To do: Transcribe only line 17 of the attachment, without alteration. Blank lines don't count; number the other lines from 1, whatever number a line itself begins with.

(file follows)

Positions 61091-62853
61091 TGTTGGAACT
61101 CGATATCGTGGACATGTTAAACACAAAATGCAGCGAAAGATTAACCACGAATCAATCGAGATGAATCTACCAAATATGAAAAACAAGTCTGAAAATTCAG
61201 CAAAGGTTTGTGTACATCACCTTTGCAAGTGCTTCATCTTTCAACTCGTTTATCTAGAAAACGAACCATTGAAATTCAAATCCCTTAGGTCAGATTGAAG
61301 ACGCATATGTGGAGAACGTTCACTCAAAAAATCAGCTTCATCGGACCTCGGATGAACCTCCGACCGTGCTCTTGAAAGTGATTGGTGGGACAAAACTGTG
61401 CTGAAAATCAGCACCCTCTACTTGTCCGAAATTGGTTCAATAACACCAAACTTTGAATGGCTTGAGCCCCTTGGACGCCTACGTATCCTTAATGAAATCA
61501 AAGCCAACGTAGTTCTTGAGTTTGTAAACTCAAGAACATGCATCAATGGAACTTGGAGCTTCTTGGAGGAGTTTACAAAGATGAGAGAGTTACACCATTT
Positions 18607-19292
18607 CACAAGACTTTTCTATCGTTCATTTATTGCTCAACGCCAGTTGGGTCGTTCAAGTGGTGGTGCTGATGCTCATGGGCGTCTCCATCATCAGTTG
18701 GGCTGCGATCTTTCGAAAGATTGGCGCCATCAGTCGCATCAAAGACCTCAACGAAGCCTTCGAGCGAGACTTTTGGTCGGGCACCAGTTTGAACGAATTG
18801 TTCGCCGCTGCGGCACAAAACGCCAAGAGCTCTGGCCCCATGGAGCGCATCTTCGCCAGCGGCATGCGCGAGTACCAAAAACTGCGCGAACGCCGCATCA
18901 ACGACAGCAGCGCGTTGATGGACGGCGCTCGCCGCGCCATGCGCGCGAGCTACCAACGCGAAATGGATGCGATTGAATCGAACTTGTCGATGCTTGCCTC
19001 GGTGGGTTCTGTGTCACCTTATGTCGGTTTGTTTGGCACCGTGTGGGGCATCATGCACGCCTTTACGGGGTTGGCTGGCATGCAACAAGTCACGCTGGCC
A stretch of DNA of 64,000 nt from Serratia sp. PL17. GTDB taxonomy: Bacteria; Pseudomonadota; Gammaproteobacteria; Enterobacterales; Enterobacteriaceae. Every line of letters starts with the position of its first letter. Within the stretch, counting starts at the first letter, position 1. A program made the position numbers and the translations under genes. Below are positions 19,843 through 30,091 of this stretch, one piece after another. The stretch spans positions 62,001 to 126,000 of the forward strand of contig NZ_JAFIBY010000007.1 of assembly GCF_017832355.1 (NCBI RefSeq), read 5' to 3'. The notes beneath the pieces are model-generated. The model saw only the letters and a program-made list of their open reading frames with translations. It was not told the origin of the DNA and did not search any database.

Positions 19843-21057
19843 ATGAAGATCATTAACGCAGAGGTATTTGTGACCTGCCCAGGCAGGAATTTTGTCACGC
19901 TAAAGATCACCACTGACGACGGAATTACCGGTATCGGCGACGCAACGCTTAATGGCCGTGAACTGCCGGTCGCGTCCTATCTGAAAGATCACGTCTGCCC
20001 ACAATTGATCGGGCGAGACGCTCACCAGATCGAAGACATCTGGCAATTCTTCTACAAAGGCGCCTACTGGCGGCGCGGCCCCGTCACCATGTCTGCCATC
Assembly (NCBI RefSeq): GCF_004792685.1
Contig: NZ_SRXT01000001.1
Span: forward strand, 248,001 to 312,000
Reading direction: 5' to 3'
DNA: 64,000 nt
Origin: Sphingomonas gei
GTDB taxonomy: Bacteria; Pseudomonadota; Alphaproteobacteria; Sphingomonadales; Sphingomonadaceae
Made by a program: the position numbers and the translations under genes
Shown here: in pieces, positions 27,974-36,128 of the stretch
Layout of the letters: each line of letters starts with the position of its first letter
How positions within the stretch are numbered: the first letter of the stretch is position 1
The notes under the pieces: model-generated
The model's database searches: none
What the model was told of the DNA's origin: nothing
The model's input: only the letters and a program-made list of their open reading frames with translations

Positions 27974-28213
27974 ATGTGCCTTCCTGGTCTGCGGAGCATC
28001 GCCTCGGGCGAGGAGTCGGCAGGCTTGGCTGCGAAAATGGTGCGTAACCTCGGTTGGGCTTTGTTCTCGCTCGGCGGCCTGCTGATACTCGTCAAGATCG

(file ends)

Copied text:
19901 TAAAGATCACCACTGACGACGGAATTACCGGTATCGGCGACGCAACGCTTAATGGCCGTGAACTGCCGGTCGCGTCCTATCTGAAAGATCACGTCTGCCC